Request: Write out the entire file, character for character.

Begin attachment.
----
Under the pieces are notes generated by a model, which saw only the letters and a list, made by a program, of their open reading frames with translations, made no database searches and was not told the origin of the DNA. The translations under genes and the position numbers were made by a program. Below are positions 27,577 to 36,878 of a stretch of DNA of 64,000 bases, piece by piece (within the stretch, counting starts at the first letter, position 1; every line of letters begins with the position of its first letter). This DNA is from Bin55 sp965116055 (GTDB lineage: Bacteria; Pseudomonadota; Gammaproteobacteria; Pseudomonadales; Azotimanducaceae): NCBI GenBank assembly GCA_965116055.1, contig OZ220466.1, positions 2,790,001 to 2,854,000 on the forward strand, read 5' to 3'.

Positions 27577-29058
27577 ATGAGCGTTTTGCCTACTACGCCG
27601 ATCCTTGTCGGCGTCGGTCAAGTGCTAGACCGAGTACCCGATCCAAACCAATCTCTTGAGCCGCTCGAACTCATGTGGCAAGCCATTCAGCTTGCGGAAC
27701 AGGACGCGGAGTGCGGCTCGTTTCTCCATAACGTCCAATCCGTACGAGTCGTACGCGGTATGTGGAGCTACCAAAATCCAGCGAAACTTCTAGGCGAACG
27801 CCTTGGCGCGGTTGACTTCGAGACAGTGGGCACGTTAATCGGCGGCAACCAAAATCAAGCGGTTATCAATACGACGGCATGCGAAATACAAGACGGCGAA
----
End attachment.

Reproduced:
Under the pieces are notes generated by a model, which saw only the letters and a list, made by a program, of their open reading frames with translations, made no database searches and was not told the origin of the DNA. The translations under genes and the position numbers were made by a program. Below are positions 27,577 to 36,878 of a stretch of DNA of 64,000 bases, piece by piece (within the stretch, counting starts at the first letter, position 1; every line of letters begins with the position of its first letter). This DNA is from Bin55 sp965116055 (GTDB lineage: Bacteria; Pseudomonadota; Gammaproteobacteria; Pseudomonadales; Azotimanducaceae): NCBI GenBank assembly GCA_965116055.1, contig OZ220466.1, positions 2,790,001 to 2,854,000 on the forward strand, read 5' to 3'.

Positions 27577-29058
27577 ATGAGCGTTTTGCCTACTACGCCG
27601 ATCCTTGTCGGCGTCGGTCAAGTGCTAGACCGAGTACCCGATCCAAACCAATCTCTTGAGCCGCTCGAACTCATGTGGCAAGCCATTCAGCTTGCGGAAC
27701 AGGACGCGGAGTGCGGCTCGTTTCTCCATAACGTCCAATCCGTACGAGTCGTACGCGGTATGTGGAGCTACCAAAATCCAGCGAAACTTCTAGGCGAACG
27801 CCTTGGCGCGGTTGACTTCGAGACAGTGGGCACGTTAATCGGCGGCAACCAAAATCAAGCGGTTATCAATACGACGGCATGCGAAATACAAGACGGCGAA